In OS X Mavericks, websites will be able to send you push notifications in Notification Center. This means, for example, that every time Cult of Mac publishes a new article, you could get a notification through Mavericks.
Sounds potentially maddening to me, but some big names are coming on board, with NBA.com and The New York Times enabling push notifications on their sites.
Leap Motion is a futuristic, Minority Report-like desktop platform that uses physical gestures to interact with apps. The hardware controller has been delayed a couple times, but it is finally scheduled to ship alongside a dedicated app store on July 22nd.
All kinds of content creators are working on integrating Leap Motion into their apps, including The New York Times. The American publication will offer a “Top News” app for Leap Motion customers that uses hand gestures to browse and read articles.
So you’re starting a new venture in 2013. Need a new logo for it? What about getting that web design dealt with so you can launch your first website? Perhaps it’s time to finally consider styling up your business cards?
After the mainstream media turned its attention to Apple and Foxconn, the Fair Labor Association (FLA) got involved to help ensure quality factory life for Chinese workers. For years, Apple has also been performing detailed audits of over 800 facilities where parts for its products are made and assembled. The Cupertino company has been beefing up its requirements in order to set the bar even higher in the supply chain. All of the combined efforts have resulted in better overall working conditions and pay raises for Foxconn employees. But that doesn’t mean there’s no more progress to be made.
Following numerous sources like iMore, Digitimes, Macotakara, Bloomberg and The Wall Street Journal, The New York Times now reports that Apple is planning to launch a 7.85-inch iPad this year. In a ploy “to lure customers who want different sizes of tablets into the iPad product family,” the smaller device will cost “significantly less” than the current iPad Apple starts at $499.
If you’re a New York Times subscriber, you’ll be pleased to know that you can now enjoy full access your favorite content via Flipboard, one of the best news readers available on iOS. Even those who don’t subscribe still get a little treat: free access to the publication’s “Top News” section.
The New York Times published a story recently that attacks Apple for avoiding billions of tax dollars every year, but does it matter in the court of public perception? A new study says that Apple’s reputation score in the aftermath of the report remains relatively unscathed. Compare this to General Electric (GE), a company also reported to be avoiding paying their fair share of taxes. GE’s score dropped considerably in the same amount of time after a similar New York Times story on them last month.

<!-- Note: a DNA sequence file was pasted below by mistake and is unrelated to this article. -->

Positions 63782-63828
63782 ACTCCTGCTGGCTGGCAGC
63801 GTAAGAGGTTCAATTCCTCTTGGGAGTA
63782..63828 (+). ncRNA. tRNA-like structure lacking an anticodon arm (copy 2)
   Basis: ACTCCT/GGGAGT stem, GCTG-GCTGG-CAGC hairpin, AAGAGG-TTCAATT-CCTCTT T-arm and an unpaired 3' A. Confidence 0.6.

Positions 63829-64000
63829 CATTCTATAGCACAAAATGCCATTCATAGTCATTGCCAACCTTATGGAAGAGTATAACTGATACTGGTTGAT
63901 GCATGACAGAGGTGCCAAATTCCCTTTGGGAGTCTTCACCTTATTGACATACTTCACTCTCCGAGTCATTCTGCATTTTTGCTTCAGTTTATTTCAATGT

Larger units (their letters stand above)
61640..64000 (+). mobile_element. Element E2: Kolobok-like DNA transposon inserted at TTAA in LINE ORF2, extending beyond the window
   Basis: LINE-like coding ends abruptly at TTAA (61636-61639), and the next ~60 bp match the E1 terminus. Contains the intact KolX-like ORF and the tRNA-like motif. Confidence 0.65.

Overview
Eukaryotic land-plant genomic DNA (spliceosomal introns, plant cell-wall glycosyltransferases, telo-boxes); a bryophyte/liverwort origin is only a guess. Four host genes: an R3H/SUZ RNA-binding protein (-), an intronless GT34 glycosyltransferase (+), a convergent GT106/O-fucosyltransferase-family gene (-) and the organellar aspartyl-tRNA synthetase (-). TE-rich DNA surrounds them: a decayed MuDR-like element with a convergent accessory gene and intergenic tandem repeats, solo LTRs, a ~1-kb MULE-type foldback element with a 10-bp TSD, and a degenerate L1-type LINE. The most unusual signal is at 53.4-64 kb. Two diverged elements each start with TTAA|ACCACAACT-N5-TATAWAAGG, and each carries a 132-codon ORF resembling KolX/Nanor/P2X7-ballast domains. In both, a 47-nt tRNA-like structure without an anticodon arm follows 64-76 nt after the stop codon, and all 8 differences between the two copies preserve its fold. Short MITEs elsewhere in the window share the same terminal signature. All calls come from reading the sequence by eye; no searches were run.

Earlier in this day, we reported on a New York Times piece in which the paper claimed that Apple was using a variety of measure to avoid paying U.S. income tax. It turns out that the Times based key pieces of its information on a study that had been discredited two weeks prior.
The data used by the Times included a report by the Greenlining Institute, which made errors in computing Apple’s supposed tax rate at 9.8% for the 2011. The data used by the report effectively compared Apple’s 2011 profit with taxes paid by the company for profits in 2010 and drew unfounded conclusions as a result.
Over the weekend, the New York Times ran another in its series of exposes about Apple. This one focused on Apple’s complex mix of offices and subsidiaries located throughout the world and the U.S. that allow the company to keep large portions of its more than $100 billion in low-tax states and countries.
The report comes after the paper’s expose on working conditions within Foxconn, the contractor that Apple uses to assemble most of its products and calls by politicians and members of the media for Apple to move more of its manufacturing and money to American soil.
Over the last few weeks, third-party iOS developers received a lot of heavy venom from the Internet after reports surfaced that apps are accessing users’ address book information without users’ permission. It appears that the situation is worse than first thought and that apps can access more than just address books without notifying users. Photos on iOS devices are also susceptible to apps once a user has granted an app permission to their location information.